Photo taken in:BakhcharYear when photo was taken:1955Country name at time of photo:USSRCountry name today:Russia
This is my mother Rosa Sheyn. I asked her to have a picture taken and send it to me. I put it on the bedside cabinet in the hostel where I was staying while I was studying. Mother is standing by the house, where we lived in exile in Bakhchar. This photo was taken in 1955.
My mother worked at brick plant in the exile. Then we received a message about my father’s death from emaciation. He died on 14th June 1942. That news killed my mother, who could hardly stand on her feet. She wouldn’t have survived in those conditions, if fate hadn’t had pity on us.
The district center of Bakhchar had remained without a dentist for some reason. Mother was called there as there was no other option for them. The chief of the polyclinic was an old lady without any education, but she was a party member. When she looked at Mother’s diploma from Tartu University she told my mother, ‘You will get the wage of a nurse as we equal that bourgeois university to a Soviet medical college.’
Mother didn’t know what to say to such unprecedented boldness. There was no use in objecting. Nevertheless, Mother was very lucky, as she worked in warm premises and in her profession. She wore a white coat and her ragged clothes were hidden and went unnoticed. We were given a place with a bed in a room, where an obstetrician lived with her daughter.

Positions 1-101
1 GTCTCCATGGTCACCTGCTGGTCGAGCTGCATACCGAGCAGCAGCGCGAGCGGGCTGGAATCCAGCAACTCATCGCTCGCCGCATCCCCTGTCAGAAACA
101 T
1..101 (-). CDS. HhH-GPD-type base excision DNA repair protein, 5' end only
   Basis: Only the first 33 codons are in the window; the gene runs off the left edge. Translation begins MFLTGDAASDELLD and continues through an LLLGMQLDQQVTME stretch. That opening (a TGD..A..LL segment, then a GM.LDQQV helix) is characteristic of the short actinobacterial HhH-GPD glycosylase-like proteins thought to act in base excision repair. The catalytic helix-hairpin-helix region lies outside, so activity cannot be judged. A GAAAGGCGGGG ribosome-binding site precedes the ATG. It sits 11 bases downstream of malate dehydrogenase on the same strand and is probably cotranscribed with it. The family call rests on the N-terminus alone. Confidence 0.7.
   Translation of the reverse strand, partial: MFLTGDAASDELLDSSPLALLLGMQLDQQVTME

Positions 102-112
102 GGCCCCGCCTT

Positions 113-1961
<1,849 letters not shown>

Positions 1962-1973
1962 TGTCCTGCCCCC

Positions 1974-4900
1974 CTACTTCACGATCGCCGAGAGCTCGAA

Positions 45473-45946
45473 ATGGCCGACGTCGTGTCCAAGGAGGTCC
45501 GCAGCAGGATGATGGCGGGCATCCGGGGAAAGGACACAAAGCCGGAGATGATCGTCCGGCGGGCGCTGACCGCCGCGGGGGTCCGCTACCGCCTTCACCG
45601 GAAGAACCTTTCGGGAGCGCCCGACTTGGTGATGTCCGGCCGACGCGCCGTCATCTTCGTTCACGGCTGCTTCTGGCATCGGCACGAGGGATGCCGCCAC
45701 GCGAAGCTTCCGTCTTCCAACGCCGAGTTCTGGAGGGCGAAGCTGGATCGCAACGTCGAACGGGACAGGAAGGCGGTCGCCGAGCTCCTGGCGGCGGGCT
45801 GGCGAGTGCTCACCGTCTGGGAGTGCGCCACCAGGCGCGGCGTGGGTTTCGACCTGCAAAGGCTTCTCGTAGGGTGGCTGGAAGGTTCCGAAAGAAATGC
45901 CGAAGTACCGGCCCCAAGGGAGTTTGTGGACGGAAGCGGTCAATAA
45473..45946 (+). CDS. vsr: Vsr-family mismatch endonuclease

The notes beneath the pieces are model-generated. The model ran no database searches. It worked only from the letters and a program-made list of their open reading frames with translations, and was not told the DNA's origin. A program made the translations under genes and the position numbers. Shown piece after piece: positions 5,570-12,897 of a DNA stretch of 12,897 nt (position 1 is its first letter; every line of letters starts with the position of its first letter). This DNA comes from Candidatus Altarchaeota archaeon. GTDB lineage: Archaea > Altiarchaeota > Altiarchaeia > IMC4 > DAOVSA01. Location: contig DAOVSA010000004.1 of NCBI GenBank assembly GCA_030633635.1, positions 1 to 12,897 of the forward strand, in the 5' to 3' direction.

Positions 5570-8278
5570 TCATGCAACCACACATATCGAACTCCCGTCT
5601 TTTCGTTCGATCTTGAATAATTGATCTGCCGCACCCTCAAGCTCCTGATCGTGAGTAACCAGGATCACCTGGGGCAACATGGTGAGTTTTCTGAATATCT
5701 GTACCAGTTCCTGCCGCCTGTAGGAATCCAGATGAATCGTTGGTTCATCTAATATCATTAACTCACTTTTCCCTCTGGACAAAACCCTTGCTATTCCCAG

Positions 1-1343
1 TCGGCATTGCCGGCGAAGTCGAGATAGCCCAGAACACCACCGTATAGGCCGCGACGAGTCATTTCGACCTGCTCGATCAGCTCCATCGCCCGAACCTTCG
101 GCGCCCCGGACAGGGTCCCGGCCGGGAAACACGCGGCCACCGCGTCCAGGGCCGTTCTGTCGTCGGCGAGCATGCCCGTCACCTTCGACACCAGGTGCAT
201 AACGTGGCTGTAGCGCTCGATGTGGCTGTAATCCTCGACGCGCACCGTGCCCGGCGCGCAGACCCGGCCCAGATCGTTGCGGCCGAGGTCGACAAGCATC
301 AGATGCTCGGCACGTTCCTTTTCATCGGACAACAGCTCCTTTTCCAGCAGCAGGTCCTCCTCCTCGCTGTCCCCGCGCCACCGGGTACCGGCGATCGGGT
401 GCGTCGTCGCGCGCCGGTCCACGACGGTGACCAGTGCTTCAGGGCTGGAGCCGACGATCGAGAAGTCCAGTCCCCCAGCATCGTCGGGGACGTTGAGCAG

In 1953 I entered the construction institute. I got married, when I was in the fifth year of my studies. I met my future husband, Alexander Kuznetsov, in the hostel. He had finished Tomsk Polytechnic Institute by that time. He came to us with his friend, whose sister was my roommate. We met and shortly after that got married.
We were given a room in a hostel. Then the company where my husband was employed built houses. Those who were willing to have a house were given materials for a wooden house. One construction expert ran the process and the denizens built their houses themselves. Thus, Alexander, along with some others, built a house consisting of eight apartments.
We got a two-room apartment in that house and brought Mother from Bakhchar and took her in right away. Finally, Mother lived in good conditions. I bought her a dress from my first salary. I was happy to give my mom at least that. I went to the construction site in pants and in winter time I was given a fur coat. I thought I didn’t need anything else.